Despite these issues, Indonesia expects steady capacity additions over the coming years. In January 2016 the MEMR announced that a further 1751 MW of new geothermal capacity would be installed by the end of the decade through a combination of expansion of existing plants and greenfield development. The most notable addition will be the 330-MW Sarulla project in North Sumatra, which is being developed in three 110-MW phases under a 30-year concession by a consortium of US-based Ormat, Japan’s Itochu and Kyushu Electric Power, and local investor Medco Energy. When completed in 2019 it will be the world’s largest geothermal project.
Much of the new development is being spearheaded by PGE, which in 2015 announced plans to invest $2.5bn to double its current installed capacity of 437 MW. Planned additions by 2020 include 90 MW at Karaha in West Java, 110 MW at Ulubelu, 165 MW at Lumut Balai, 110 MW at Hululais and 55 MW at Sungai Penuh, all in Sumatra, and two 20-MW units at Lahendong in Sulawesi. Other projects earmarked for commissioning by the end of 2019 include the 70-MW Liki Pinawangan Muara Laboh, 220-MW Rantau Dedap and 220-MW Gunung Rajabasa projects by Supreme Energy, France’s Engie and the Sumitomo Corporation, respectively. In addition, in March 2016 the MEMR announced plans to auction 19 working areas in 2016: eight through open tenders and 11 through direct offers to state-owned companies. In total, 27 working areas with a combined capacity of 1535 MW are to be auctioned off by the end of 2017.
The most significant new project developments have occurred as a result of a regulation issued by the MEMR in 2015 to allow direct appointment for hydropower projects, as well as direct selection by PLN for certain types of projects which result in energy diversification. The regulation also expedites the process for direct appointment and direct selection for the procurement of power projects. This, together with a concerted effort by the central government and PLN to overcome environmental and land rights issues, have seen significant progress on a number of medium- and large-scale hydropower projects. Large-scale projects are developed by PLN alone or in joint ventures under a PPP structure, while medium-scale projects by IPPs are under long-term concessions, with government guarantees.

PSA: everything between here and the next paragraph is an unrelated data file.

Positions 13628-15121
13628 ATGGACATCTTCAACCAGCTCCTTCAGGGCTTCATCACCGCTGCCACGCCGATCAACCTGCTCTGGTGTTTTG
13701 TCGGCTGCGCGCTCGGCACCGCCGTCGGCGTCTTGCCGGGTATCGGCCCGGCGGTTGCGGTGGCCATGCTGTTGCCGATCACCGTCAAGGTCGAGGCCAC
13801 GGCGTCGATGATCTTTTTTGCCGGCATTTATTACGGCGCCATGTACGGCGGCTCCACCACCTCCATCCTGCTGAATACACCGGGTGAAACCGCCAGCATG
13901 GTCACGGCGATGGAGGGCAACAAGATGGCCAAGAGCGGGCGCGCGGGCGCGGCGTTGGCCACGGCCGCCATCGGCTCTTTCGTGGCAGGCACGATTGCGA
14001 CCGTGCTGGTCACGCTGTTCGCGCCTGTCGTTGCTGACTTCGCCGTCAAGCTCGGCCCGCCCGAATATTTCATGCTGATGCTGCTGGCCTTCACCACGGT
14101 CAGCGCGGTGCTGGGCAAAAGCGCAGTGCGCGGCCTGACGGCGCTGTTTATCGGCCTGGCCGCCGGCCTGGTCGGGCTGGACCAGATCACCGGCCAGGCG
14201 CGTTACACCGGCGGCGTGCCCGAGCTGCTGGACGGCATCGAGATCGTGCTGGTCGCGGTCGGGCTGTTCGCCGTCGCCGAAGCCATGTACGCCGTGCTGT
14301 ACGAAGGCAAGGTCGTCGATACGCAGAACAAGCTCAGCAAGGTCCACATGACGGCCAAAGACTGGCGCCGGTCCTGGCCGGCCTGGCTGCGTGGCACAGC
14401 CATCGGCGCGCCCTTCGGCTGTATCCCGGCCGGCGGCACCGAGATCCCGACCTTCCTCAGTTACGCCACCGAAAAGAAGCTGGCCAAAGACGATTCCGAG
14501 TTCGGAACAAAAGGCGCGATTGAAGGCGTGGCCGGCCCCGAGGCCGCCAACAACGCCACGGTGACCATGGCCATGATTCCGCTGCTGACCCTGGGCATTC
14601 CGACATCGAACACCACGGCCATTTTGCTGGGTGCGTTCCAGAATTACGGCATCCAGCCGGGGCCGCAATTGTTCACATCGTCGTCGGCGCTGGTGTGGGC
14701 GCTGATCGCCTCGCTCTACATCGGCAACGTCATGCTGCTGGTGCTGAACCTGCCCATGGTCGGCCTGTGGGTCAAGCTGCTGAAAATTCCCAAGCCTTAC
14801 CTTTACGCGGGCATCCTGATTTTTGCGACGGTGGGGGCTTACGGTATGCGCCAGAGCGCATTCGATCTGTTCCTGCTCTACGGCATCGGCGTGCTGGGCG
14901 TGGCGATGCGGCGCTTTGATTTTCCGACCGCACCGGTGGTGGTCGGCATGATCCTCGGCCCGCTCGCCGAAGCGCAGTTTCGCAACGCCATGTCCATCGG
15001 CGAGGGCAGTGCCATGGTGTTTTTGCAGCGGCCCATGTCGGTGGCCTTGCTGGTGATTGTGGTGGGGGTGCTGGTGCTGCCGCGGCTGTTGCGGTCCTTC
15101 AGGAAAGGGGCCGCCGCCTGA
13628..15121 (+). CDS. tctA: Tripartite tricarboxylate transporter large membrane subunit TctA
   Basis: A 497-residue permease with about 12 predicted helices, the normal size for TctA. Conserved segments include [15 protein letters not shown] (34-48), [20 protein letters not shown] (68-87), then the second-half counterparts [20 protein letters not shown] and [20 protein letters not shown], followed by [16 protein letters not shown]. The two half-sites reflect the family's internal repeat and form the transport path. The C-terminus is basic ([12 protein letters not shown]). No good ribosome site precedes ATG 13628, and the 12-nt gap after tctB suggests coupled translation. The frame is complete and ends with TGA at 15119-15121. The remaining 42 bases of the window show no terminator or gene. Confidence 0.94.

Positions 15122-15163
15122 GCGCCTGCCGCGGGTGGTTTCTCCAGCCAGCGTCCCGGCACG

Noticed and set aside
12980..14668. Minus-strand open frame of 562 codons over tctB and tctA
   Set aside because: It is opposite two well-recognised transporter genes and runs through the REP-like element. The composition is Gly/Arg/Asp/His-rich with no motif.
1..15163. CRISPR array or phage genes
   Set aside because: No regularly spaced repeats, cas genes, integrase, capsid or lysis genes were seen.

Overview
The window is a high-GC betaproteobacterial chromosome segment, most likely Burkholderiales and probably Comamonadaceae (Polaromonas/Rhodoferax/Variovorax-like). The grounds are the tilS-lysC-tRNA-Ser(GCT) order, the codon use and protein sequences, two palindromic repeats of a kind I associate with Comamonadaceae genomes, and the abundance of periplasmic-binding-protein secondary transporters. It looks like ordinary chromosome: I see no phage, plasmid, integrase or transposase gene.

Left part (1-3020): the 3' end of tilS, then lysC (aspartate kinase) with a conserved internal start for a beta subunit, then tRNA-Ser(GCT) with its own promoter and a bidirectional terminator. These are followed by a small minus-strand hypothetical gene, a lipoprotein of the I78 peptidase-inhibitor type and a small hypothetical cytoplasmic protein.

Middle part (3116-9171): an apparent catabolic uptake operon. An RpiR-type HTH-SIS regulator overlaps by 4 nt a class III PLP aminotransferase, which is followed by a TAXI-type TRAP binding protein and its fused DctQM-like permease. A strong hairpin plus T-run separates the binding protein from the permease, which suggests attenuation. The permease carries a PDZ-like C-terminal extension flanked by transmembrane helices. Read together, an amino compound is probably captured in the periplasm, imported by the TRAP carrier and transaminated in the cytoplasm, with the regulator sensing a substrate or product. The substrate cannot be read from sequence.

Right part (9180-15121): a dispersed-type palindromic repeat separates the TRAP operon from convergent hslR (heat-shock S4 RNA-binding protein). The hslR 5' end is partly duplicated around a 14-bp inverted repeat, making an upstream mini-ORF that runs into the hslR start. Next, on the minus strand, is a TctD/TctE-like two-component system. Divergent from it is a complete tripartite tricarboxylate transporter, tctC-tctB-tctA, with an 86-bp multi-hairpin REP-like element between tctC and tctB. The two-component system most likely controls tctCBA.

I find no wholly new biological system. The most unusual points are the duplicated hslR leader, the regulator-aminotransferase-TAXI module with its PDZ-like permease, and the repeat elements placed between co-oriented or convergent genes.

In 2015 PPAs were signed for a total of 700 MW, including, most notably, the 510-MW Batang Toru in North Sumatra, which is to be developed as a PPP. PLN, meanwhile, advanced with three major projects. In October 2015 it signed contracts worth $234m with a joint venture between Italy’s Astaldi, South Korea’s Daelim and Indonesia’s Wika for the civil works on the 1040-MW Upper Cisokan project in West Java, which will be the country’s first pumped storage plant. Construction began in early 2016 on the $800m project, which will be partly financed by a $640m loan from the World Bank. Construction also began in autumn 2015 on the 110-MW Jatigede plant, also in West Java, which is being built by China’s Sinohydro and is to be commissioned in 2018. In October 2015 PLN received the final permits from the Ministry of Environment, paving the way for construction of the 180-MW Asahan III in North Sumatra.